• invalid-0

    I didn’t follow the Schivo case too closely. All I remember was that the husband, I think, wanted Terri off the feeding tube but her parents wanted to take her home.
    I never could figure out why he didn’t just divorce her and let her parents have at it.
    The whole thing didn’t make sense. I just get the feeling we don’t know what was really going on.

  • colleen

    "I never could figure out why he didn’t just divorce her and let her parents have at it."

     

    He didn’t divorce her because his wife, like so many other people, had said she did to not wish to be forced to ‘live’ in the manner she was ‘living’. He was honouring her wishes. Naturally and inevitably, social conservatives behaved shamefully and did everything they could to smear his name and question his motives.

    I did follow this case closely and agree with Scott that this was the point where social conservatism and the GOP jumped the shark and folks started seeing the religious right (and the Republican party) for what they are as they became increasingly uncomfortable with the influence a tiny, fanatical minority had on our government in their attempts to force their belief systems on the rest of us. Michael Schivo was an incredibly sympathetic figure and, IMHO, a good and decent man. I believe that he has written a book about this episode.

     

  • scott-swenson

    I too followed this very closely, and Colleen is absolutely right. In several court hearings over the years Terri was in a persistent vegetative state it was determined that she communicated to her husband she did not want to be kept alive. The law very clearly states that spouses have rights in these situations that parents do not and I always understood Mr. Schiavo’s motivations as honoring his wife’s wishes, often in the face of the most vitriolic and unseemly attacks from the Schindler family and their hired political operatives, as well as hangers-on like Randall Terry from Operation Rescue who seem to show up wherever there are TV cameras. This was indeed a major turning point in the national psyche with respect to social con values, so if the Family Research Council and Traditional Values Coalition want to rehash it again four years later — I say bring it on and keep it fresh in the voter’s minds — 2010 mid-terms are only two years away.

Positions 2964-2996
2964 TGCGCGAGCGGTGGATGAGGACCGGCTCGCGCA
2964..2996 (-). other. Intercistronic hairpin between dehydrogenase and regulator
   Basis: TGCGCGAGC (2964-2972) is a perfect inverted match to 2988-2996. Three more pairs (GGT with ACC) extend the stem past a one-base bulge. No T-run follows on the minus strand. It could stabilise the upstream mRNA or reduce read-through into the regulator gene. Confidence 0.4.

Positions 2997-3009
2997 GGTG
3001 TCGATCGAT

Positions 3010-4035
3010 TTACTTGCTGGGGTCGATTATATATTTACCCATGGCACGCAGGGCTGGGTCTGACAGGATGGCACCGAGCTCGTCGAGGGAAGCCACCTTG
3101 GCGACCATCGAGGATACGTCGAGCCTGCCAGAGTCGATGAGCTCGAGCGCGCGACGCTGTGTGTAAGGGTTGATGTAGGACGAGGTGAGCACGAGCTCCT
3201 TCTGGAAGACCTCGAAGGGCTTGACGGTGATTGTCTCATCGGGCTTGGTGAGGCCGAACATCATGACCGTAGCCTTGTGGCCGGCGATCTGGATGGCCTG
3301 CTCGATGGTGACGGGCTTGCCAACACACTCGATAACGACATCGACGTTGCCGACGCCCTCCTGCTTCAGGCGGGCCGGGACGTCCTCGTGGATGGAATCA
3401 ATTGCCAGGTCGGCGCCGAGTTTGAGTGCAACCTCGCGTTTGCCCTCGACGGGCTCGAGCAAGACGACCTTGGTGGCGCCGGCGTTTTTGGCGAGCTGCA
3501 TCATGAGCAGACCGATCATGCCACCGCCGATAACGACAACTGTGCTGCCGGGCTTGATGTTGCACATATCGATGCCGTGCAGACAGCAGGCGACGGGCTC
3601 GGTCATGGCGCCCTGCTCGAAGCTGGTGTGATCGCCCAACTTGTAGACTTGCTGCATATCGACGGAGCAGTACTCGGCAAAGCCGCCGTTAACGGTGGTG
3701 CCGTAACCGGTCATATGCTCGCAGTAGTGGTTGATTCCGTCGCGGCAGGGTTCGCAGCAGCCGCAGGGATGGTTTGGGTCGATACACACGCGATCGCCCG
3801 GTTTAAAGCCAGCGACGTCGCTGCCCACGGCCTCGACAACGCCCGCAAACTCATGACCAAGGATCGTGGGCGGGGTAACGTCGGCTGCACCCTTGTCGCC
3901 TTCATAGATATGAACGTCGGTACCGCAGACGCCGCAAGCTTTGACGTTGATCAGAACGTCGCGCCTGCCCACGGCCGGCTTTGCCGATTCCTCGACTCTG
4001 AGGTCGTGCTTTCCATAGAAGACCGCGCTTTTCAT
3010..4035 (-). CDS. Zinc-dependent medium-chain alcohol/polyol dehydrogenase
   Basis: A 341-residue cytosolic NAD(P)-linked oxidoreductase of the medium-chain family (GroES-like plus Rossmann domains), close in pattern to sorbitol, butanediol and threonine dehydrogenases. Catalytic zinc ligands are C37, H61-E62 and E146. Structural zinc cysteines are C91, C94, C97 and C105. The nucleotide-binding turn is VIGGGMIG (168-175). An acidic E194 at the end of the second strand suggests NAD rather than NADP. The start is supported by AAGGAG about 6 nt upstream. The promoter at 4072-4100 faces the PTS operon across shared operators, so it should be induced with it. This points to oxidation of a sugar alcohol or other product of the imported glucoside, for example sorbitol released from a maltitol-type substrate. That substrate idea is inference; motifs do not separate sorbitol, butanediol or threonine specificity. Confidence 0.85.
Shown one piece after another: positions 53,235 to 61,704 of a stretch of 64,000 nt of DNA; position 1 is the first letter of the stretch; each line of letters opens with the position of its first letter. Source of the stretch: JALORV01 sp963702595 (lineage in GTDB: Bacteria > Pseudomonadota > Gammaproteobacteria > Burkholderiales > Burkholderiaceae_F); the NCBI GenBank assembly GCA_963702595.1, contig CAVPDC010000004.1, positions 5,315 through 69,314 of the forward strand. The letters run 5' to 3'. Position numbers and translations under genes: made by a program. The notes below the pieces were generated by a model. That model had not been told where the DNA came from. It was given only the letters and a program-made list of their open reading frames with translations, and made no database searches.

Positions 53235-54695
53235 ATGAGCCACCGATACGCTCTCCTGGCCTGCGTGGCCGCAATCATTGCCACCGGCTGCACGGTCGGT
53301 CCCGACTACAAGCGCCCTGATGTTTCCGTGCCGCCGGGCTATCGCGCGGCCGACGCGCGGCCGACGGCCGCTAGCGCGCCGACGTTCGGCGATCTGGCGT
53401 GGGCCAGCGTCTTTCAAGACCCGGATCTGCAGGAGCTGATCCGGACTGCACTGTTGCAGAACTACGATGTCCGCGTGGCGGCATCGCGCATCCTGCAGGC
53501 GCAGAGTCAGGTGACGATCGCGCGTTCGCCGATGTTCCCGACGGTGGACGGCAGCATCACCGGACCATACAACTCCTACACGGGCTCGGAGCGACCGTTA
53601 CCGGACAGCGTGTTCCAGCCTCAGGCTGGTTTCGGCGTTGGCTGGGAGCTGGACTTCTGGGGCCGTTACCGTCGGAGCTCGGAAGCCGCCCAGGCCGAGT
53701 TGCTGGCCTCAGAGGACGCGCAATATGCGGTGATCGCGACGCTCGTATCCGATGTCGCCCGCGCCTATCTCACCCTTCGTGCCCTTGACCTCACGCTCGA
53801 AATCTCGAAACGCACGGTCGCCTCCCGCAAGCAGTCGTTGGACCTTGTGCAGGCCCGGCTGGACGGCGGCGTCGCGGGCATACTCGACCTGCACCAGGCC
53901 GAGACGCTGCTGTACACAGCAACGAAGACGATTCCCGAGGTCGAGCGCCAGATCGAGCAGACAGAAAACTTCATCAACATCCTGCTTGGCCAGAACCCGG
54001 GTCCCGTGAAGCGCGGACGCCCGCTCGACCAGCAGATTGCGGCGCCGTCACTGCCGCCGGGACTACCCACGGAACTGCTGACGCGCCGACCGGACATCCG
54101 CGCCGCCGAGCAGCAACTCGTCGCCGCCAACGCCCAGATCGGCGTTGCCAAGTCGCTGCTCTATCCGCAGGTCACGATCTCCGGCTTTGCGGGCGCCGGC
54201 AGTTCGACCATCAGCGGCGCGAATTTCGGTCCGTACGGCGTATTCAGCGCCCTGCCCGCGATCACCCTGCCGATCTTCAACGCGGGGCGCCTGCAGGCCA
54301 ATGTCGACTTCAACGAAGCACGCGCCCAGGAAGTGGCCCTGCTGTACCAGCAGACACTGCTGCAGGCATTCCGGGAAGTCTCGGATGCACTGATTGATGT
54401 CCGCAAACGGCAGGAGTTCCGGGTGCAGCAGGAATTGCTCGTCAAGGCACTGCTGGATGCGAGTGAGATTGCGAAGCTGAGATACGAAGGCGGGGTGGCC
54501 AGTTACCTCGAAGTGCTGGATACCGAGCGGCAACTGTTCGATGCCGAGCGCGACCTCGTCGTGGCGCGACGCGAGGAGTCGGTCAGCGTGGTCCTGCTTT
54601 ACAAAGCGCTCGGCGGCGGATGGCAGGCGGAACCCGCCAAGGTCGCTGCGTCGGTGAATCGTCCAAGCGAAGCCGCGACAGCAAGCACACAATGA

Be the change you seek,

    Scott Swenson, Editor

  • http://www.LifeNews.com/about.html invalid-0

    Scott, you obviously are misleading readers about the Schiavo case:

    “Clearly they are having a hard time understanding the results of the past two elections, because they are stuck in their glory days of 2004.”

    Never mind that Terri was killed in March 2004 and the November 2004 elections, the first to follow her death, produced tremendous results for the pro-life movement. The more recent election, including the recent presidential election, had nothing to do with her death and everything to do with unrelated issues (namely the economy).

    “they began to see social conservatives for who they really were — meddlesome people who … rejecting individual liberty and privacy.”

    Actually, it was Terri’s former husband who had cheated on her by living with another woman and having two children with her, who clearly rejected Terri’s individual liberty and privacy. He could just have easily let Terri’s family care for her and pay for appropriate medical care and treatment — without costing him a dime. But that wouldn’t have served the cause of euthanasia.

    And you fail to explain how starving and dehydrating Terri to death promotes individual liberty. What about her right to choose?

    “Then the polls came out. Americans watching the spectacle daily on cable news thought Michael and Terri Schiavo had clearly made the case…”

    No, they did not.

    An April 2005 Zogby poll showed Americans clearly supporting Terri and her parents and wanting to protect the lives of other disabled patients.

    The Zogby poll found that, if a person becomes incapacitated and has not expressed their preference for medical treatment, as in Terri’s case, 43 percent say “the law presume that the person wants to live, even if the person is receiving food and water through a tube” while just 30 percent disagree.

    Another Zogby question hit directly on Terri’s circumstances.

    “If a disabled person is not terminally ill, not in a coma, and not being kept alive on life support, and they have no written directive, should or should they not be denied food and water,” the poll asked.

    A whopping 79 percent said the patient should not have food and water taken away while just 9 percent said yes.

    The poll also lent support to members of Congress to who passed legislation seeking to prevent Terri’s starvation death and help her parents take their lawsuit to federal courts.

    “When there is conflicting evidence on whether or not a patient would want to be on a feeding tube, should elected officials order that a feeding tube be removed or should they order that it remain in place,” respondents were asked.

    Some 18 percent said the feeding tube should be removed and 42 percent said it should remain in place.

    “she did not want to live in a persistent vegetative state.”

    Terri was never in a so-called persistent vegetative state.

    Dr. Joseph Fins of New York Presbyterian Hospital/Weill Cornell Medical Center reviewed Schiavo’s medical records for the Florida Department of Children and Families.